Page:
The Airport Operators Association has welcomed the UK government’s announcement of a further £3.7m towards Airspace Modernisation.

The additional funds were announced by Aviation Minister Robert Courts last week, with the aim of ‘redesigning the UK’s motorway in the Skies.’ The additional funding is on top of £5.5m in government investment announced in 2021. The money will be used to support the Government’s programme to modernise the UK’s airspace for the first time since the 1950s, helping the industry recover from the COVID-19 pandemic and create an efficient airspace ready for future aerospace developments.

The funding programme will help airports to develop new, more efficient flight routes that make use of modern technology, such as performance-based navigation, which will enable aircraft to fly more precise routes.

Programme will deliver quicker, quieter, cleaner journeys

Airport Operators Association Chief Executive Karen Dee said: “We welcome today’s announcement by Government of a further £3.7 million towards Airspace Modernisation on top of the £5.5m in Government investment announced last year. This will give airports some essential support to continue this crucial programme of upgrading the UK’s airspace and deliver quicker, quieter and cleaner journeys.

“The UK’s airspace is our invisible infrastructure in the sky, vital to the UK’s connectivity and to the delivery of government agendas like global Britain. Airspace Modernisation is also essential to support aviation as it aims to build back better, so that a recovery to pre-pandemic passenger levels can be delivered with a reduced impact on the environment We look forward to working with Government and the Airspace Change Organising Group to deliver modernisation and to help achieve aviation’s net zero by 2050 commitment.”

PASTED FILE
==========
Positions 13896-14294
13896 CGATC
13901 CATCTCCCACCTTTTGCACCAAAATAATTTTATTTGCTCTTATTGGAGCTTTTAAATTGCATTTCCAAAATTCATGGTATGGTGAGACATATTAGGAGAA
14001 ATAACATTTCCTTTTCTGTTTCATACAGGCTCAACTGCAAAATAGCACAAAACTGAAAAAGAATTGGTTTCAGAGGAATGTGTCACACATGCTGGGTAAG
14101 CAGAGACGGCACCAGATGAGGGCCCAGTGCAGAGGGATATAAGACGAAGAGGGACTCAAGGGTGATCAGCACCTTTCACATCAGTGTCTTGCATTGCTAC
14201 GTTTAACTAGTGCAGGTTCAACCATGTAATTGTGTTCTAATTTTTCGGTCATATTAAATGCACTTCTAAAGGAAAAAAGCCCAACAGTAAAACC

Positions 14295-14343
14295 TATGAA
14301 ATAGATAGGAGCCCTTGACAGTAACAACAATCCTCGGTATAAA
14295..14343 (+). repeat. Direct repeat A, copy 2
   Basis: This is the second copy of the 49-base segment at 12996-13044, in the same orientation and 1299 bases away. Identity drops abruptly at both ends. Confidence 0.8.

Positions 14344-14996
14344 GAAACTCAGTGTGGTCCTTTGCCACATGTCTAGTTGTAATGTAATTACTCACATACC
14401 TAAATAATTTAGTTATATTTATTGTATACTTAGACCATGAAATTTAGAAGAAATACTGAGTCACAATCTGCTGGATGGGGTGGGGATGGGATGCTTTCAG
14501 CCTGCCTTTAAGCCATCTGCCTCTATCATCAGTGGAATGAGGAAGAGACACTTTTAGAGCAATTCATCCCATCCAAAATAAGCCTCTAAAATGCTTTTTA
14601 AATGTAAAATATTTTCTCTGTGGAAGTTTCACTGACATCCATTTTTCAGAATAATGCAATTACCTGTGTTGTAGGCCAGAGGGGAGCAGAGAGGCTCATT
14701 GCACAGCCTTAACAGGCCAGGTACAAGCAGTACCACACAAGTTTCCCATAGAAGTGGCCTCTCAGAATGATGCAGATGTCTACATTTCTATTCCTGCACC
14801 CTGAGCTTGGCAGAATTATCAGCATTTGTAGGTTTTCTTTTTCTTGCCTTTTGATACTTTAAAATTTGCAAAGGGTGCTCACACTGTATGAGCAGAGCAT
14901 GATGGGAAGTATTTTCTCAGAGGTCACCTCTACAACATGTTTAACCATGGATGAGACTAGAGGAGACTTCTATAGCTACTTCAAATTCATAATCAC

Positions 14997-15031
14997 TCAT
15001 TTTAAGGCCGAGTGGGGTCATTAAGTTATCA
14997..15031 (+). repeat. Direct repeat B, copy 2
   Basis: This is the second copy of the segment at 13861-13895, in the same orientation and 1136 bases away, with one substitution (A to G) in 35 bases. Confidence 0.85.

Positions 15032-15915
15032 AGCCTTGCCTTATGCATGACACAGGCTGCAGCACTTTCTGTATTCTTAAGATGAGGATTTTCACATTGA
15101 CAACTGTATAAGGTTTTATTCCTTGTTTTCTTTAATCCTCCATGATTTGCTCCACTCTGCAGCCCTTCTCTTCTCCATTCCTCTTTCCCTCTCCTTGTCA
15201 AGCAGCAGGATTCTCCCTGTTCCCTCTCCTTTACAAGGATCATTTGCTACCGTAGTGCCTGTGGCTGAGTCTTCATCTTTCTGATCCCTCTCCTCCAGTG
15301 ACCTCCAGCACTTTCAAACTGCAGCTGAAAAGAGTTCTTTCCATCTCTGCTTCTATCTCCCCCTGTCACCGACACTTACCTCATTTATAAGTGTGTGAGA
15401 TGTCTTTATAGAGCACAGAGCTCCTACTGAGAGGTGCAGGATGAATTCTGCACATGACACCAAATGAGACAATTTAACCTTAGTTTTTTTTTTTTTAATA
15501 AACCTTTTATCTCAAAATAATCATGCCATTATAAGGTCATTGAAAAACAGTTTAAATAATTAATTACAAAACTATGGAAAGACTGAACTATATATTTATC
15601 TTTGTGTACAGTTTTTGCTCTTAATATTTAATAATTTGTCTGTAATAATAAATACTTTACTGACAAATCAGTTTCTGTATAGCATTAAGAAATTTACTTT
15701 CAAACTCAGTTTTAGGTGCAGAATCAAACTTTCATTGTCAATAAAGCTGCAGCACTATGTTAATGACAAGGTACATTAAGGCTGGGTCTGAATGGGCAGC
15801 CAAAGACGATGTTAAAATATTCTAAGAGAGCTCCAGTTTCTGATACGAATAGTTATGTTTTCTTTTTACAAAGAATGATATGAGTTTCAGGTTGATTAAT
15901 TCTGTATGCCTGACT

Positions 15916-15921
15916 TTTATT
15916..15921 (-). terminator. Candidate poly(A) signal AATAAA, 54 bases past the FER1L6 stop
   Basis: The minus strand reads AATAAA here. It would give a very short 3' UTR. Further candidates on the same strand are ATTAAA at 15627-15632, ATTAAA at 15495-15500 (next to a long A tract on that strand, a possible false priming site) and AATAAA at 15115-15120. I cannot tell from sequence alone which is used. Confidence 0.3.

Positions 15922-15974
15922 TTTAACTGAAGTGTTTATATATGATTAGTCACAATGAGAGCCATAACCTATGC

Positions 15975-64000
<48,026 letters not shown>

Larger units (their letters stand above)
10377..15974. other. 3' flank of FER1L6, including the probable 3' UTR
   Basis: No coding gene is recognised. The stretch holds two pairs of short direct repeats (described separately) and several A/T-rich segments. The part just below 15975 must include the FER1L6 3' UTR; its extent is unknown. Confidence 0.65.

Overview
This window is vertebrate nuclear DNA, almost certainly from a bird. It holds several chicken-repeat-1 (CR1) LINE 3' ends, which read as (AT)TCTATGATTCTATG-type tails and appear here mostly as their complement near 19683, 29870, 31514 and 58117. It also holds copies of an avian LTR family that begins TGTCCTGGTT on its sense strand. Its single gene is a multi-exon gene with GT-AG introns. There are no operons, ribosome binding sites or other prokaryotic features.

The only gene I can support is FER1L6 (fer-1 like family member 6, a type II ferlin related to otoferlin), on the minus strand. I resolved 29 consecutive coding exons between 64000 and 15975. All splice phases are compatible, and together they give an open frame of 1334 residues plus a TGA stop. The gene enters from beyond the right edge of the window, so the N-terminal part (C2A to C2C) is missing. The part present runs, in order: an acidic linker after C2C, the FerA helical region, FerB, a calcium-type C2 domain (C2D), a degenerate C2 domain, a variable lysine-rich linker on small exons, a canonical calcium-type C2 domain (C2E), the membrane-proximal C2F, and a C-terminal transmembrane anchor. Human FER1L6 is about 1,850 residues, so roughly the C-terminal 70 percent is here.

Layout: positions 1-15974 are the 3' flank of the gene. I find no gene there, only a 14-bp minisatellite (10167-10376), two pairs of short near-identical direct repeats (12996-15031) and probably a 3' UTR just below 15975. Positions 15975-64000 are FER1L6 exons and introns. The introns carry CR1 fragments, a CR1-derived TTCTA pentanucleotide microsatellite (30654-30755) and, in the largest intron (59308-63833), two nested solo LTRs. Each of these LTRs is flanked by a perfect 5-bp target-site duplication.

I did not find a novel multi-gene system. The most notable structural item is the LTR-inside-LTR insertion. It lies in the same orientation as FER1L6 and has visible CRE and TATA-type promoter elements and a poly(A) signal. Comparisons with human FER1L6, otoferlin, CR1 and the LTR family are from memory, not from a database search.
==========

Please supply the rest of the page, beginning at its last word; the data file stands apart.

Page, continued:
Aviation Minister Robert Courts announced the funding boost from London City Airport, one of the airports to receive a share of the initial funding last year. Courts said: “By redesigning our skies, we are creating a modern UK airspace that is fit for future generations and makes journeys quicker, quieter and greener. This £3.7 million funding will support the industry in upgrading our airspace, allowing the aviation sector to continue to grow while we build back greener, cut carbon emissions and deliver on our ambitious plans to reach jet zero.”

Critical national infrastructure project is “long overdue”

Mark Swan, Head of the Airspace Change Organising Group (ACOG), said: “The announcement of today’s funding enables the industry to move on confidently to the next stage of modernising the UK’s airspace. This programme is a critical national infrastructure project for the UK and will deliver benefits across the country – from increasing efficiencies in the routes aircraft fly to supporting the industry to deliver its net zero targets.”

“With airspace not updated since the 1950s, it remains a programme that is long overdue. Today’s additional funding maintains momentum behind the programme following its remobilisation and we look forward to our continued engagement with the government, CAA and airspace change sponsors in delivering airspace modernisation for the country.”

The airport sponsors of the programme will resume responsibility for funding future stages as the sector continues its recovery. Britain’s airspace is made up of a complex network of flight paths that have seen little development since they were designed 70 years ago, despite a surge in demand on UK airspace from commercial planes to private aircraft, the military and drones.

In recent years, this has led to increased flight delays, noise and pollution. Redesigning the airspace will enable aircraft to fly more direct, precise routes, with faster climbs and a reduced need for holding patterns – cutting up to an approximate 600,000 tonnes of CO2 annually, according to early analysis.

Alongside moving to best-in-class aircraft and more efficient aviation operations, airspace modernisation could help to deliver up to 36 per cent of CO2 savings by 2050. During the next stage, airports will launch public consultations on their proposed airspace changes.

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